“Nothing Is Off The Table”: Why This Dietitian Recommends The 80/20 Rule Of Thumb, And Why It’s NOT A Rule

Group of happy friends eating restaurant
(Image credit: SolStock / Getty Images)

Most diets work, at least in the short term. Whatever rules you have to follow with a diet, at its core is probably an approach that puts you in a calorie deficit if you’re aiming to lose weight, and encourages you to eat more healthy things and fewer unhealthy things.

But the restrictions diets place upon you can become increasingly hard to stick to. They can also be confusing, and sometimes more influenced by social media trends than scientific evidence.

Instead of opting for a complex all-or-nothing diet plan that you find hard to maintain, dietitian Joyce Patterson, author of new book Think Like A Dietitian: A Nutrition Counseling Starter Kit, suggests that the 80/20 rule is a better approach.

What is the 80/20 rule?

The 80/20 rule is a concept, rather than a hard rule, that encourages you to follow dietary recommendations 80% of the time and to be more relaxed for the remaining 20%. This can help you navigate social events or busy periods when convenience takes priority, or simply an indulgent meal without throwing in the towel completely.

This more flexible approach is useful for highlighting the message that it’s your overall diet that’s important, whereas all-or-nothing diets are often ditched completely the first time you stray from their instructions. 

“The 80/20 approach in nutrition is not a hard-and-fast rule,” says Patterson. “It's a mindset. A rule of thumb. It recognizes that our health is impacted by what we consume most of the time, and the occasional indulgence will not cause long-term harm. 

“This approach promotes a healthier relationship with food. Instead of looking at foods as good or bad, or trying to avoid certain foods completely, this approach encourages us to consider which foods we should choose more often, and which we should consume more mindfully. But nothing is off the table—a sharp departure from many popular diets.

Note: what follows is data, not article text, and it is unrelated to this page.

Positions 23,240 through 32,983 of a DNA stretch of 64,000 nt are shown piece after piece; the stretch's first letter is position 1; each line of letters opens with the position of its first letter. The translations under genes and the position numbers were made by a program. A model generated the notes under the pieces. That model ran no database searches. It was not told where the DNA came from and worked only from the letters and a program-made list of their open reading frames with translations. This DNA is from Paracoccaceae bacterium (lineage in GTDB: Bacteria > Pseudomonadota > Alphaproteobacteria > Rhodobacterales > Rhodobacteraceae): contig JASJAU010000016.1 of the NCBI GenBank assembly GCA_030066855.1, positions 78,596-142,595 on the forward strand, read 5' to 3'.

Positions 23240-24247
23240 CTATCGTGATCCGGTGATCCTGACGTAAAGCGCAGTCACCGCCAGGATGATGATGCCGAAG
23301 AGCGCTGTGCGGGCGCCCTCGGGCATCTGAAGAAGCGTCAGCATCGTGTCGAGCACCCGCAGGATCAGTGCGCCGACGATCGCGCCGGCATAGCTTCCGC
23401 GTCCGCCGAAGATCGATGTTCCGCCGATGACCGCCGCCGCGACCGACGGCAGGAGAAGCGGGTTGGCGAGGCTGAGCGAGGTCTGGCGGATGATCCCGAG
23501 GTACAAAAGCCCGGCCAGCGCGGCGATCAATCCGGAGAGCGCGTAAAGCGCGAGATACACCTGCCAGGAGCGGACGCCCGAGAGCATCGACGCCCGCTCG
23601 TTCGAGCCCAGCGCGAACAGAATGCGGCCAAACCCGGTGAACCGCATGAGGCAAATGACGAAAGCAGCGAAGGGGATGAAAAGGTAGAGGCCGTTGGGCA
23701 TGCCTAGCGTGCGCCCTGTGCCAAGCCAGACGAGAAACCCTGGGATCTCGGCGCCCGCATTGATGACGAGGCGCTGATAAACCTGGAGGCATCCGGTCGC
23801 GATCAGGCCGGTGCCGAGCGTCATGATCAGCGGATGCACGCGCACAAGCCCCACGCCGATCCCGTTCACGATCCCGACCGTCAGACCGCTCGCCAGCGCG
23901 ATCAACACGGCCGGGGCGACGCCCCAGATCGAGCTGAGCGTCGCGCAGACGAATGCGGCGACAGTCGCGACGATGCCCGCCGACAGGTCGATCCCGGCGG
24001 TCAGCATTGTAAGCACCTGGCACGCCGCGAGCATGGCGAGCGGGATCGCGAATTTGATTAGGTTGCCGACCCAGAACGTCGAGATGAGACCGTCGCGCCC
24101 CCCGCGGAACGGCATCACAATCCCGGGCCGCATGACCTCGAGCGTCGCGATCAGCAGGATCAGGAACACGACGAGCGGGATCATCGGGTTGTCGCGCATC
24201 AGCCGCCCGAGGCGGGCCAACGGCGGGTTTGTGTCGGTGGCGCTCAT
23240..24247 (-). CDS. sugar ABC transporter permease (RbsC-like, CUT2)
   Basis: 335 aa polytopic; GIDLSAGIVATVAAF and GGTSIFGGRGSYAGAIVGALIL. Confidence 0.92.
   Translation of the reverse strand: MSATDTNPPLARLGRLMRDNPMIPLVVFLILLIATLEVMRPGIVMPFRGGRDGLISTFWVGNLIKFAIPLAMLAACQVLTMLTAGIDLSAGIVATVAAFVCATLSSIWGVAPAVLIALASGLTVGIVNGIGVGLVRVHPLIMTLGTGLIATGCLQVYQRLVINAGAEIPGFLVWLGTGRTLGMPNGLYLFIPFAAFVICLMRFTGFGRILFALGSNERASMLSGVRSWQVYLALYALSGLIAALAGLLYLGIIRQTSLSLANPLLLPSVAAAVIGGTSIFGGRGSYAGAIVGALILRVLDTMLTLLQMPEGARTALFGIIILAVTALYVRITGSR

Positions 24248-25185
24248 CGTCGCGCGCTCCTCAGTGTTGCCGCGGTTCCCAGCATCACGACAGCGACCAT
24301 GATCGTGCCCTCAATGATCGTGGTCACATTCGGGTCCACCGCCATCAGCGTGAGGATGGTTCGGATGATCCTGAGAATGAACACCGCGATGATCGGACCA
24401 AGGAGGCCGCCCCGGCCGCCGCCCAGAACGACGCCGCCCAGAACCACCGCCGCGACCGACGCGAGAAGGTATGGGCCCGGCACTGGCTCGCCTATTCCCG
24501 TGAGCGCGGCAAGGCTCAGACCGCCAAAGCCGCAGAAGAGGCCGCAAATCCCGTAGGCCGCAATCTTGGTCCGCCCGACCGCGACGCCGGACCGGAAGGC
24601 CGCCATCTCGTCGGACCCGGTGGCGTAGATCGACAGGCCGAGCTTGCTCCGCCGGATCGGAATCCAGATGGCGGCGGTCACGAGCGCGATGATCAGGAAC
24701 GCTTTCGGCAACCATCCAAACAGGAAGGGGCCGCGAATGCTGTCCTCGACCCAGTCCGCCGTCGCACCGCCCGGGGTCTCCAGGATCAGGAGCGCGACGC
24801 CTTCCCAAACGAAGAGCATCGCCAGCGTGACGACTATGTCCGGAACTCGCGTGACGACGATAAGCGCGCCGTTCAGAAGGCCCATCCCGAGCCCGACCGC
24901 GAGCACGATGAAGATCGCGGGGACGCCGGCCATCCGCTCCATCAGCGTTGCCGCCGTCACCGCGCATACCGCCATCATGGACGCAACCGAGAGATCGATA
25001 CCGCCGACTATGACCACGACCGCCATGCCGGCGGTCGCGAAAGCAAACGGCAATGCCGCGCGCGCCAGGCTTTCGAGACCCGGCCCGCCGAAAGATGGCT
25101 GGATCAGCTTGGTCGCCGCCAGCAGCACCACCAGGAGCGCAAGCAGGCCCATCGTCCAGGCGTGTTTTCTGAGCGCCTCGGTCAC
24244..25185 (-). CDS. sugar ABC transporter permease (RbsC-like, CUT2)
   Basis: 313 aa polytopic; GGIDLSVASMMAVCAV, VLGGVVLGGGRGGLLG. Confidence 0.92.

“All too often, overly restrictive eating leads to feelings of deprivation and resentment, ultimately making those approaches unsustainable.”

Given that you can indulge 20% of the time, I was interested to know how wild you can go, so asked Patterson. Unsurprisingly, there is still some moderation to consider here.

“With the help of a dietitian, people not only learn balanced meal planning, but they learn how food is metabolized and ultimately, how it affects our health,” says Patterson. 

“With this information, people can better understand what the body can handle. The 20% part of the approach is not a free pass to binge eat. It's a free pass to enjoy a variety of flavors, but we can indulge in flavors without overindulging in volume, which is a different way to think about it.”

Nick Harris-Fry
Senior writer

Nick Harris-Fry is a journalist who has been covering health and fitness since 2015. Nick is an avid runner, covering 70-110km a week, which gives him ample opportunity to test a wide range of running shoes and running gear. He is also the chief tester for fitness trackers and running watches, treadmills and exercise bikes, and workout headphones.